The death of NBA star Kobe Bryant has deeply impacted the world, and of course it goes without saying, athletes throughout the sports community, domestically and internationally. We have already seen numerous athletes pay their tributes to Bryant and his family. However, Brazil in particular, has taken the news and created a vastly unique campaign surrounding Bryant’s death.
The ‘Deers’ Are Standing Up Against Gay Prejudice
Last summer, Brazil took a huge step for the LGBTQ+ community after the country’s Supreme Court decided that acts of homophobia and transphobia would be considered crimes equal to the seriousness of racism–resulting in prison sentences of up to five years.
But why was this even necessary?
“The Game of the Bug”
In Brazil, there is an illegal and popular gambling game which has been prohibited by federal law since 1946, known as Jogo de Bicho. In the U.S., the game is referred to as “the Animal Game” and in Brazil as “the Game of the Bug.” The game was invented in the late 19th century by João Batista Viana Drummond (wow that was a mouthful), who was also the founder of the Rio de Janeiro Zoo.
The Animals Game. Every number up until 25 is represented by a certain spirit animal.
So, looking at Bryant’s jersey numbers of “8” and “24,” represent a camel and deer, respectively.
Unbeknownst to the rest of the world, the number “24” in Brazil, along with its associated spirit animal, have sparked a country-wide debate surrounding Bryant’s jersey number.
Why You’ve Never Seen a Brazilian Athlete Rock “24” On Their Jersey
In Brazil, a “deer” represents the idea of “homosexuality and gay men,” which is puzzling, considering the country itself has had its fair share of debate surrounding LGBTQ+ rights.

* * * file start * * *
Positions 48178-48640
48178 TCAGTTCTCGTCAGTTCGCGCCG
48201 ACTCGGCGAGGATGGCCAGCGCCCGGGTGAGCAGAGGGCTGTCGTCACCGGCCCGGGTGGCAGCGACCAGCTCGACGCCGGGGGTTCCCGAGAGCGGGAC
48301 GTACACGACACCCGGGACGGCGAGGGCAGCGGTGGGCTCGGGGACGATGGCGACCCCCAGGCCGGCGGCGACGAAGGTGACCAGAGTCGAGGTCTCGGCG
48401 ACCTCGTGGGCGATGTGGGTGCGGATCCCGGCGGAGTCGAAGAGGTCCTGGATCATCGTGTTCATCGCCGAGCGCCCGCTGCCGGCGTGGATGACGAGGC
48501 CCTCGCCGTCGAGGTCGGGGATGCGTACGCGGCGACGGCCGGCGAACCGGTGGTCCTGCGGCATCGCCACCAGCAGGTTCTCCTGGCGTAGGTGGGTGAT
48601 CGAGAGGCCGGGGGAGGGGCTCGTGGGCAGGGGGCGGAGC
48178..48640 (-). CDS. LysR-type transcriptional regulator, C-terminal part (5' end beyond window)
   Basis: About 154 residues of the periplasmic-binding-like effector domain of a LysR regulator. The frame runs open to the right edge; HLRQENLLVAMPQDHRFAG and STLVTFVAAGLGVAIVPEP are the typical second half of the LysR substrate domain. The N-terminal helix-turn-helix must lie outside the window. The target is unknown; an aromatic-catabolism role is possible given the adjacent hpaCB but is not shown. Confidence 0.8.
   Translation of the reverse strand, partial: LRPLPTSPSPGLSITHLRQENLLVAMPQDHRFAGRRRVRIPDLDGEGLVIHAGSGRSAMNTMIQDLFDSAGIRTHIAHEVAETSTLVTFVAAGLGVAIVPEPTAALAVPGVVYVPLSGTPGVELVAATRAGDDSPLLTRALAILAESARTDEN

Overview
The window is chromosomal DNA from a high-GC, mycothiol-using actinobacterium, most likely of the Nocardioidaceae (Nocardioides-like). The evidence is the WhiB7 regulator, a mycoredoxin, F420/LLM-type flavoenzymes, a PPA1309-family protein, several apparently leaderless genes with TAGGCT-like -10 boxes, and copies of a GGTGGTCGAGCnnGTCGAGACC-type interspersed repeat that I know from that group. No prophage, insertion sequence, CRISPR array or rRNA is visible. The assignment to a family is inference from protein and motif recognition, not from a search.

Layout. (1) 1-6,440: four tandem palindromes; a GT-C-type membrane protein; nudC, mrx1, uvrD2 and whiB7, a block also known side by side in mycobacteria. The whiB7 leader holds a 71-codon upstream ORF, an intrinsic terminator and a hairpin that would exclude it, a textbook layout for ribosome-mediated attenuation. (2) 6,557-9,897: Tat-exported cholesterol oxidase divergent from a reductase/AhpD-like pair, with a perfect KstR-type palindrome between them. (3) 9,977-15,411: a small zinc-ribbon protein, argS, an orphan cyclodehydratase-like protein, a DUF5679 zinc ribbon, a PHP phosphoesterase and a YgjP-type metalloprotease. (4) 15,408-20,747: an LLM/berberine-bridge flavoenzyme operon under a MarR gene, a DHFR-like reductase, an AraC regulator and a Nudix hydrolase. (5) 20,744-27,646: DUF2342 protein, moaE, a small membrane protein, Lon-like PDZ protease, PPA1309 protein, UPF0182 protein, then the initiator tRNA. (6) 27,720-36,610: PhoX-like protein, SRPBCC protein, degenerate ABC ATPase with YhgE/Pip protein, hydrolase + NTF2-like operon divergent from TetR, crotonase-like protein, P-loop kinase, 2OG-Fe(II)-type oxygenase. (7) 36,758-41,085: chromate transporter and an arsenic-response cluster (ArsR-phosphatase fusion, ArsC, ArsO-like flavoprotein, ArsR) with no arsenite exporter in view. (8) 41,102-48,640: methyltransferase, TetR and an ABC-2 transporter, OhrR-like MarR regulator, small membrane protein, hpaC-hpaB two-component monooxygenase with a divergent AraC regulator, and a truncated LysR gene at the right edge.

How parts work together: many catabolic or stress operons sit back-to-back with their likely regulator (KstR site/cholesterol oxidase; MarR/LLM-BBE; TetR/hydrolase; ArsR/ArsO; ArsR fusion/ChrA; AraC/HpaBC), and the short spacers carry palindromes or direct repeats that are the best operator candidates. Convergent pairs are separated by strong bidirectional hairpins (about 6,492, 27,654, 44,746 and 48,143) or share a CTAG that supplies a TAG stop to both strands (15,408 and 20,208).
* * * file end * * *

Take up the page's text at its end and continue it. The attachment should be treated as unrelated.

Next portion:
It is for this reason that you never see a Brazilian soccer (“futbol”) player wearing the number “24,” in efforts to avoid backlash and abuse. However, this current season, only one player in the entire country of Brazil has bravely worn the number “24” on his jersey.
Yet, Bryant’s death has sparked a revolution that could hopefully end this politically incorrect notion of homophobia.
Following Bryant’s death, Brazil’s Corner magazine and the Bahia Soccer Club (Esporte Clube Bahia) both started movements to end the homophobic stigma and prejudice surrounding the number 24.
Each of these movements are meant to express that ’24’ is not a weak number, nor a bad number. Bryant wearing the number on his jersey helps represent his career and everything he accomplished in his tenure with the Lakers and beyond. These organizations want to pay tribute to Bryant and show that the number 24 is not bad by any means.
Instead, it describes someone who was confident and determined in what he did.
According to Reuters, Corner tweeted a series of photos featuring soccer players wearing ’24’ jerseys, along with the hashtag #Pede24, or “Ask for 24.” Fellow Brazilian journalists also joined in on the campaign to show their support.
In addition to Corner’s campaign, the Bahia Soccer Club announced that its players would wear the number 24 on their jerseys in the future; they also encouraged other clubs to join in and do the same.
Bahia player Flávio Medeiros da Silva has chosen to wear the number 24 jersey; he did so during a game this past Tuesday, and announced that he would continue to wear the jersey through the end of the year. He even spoke up about the joke surrounding the number.
“I think it’s very silly that nobody uses the number 24 in Brazil. We have to respect everyone, regardless of gender, race and sexual option.”
Bahia’s president, Guilherme Bellintani, stated that their sport “can be a channel to accentuate the worst of our society, such as racism, aggression, violence and intolerance, but it can also be used in different ways, for culture, affection, sensibility and to improve human relations.”
“We think that clubs have to choose whether they will be channels for love or for hate. We choose love.”
Bryant, his daughter, Gianna, and seven others died last Sunday after a helicopter crash in Calabasas, California and the Brazilian soccer world coming together to put away a stigma that has been around for decades serves a touching tribute to the NBA legend.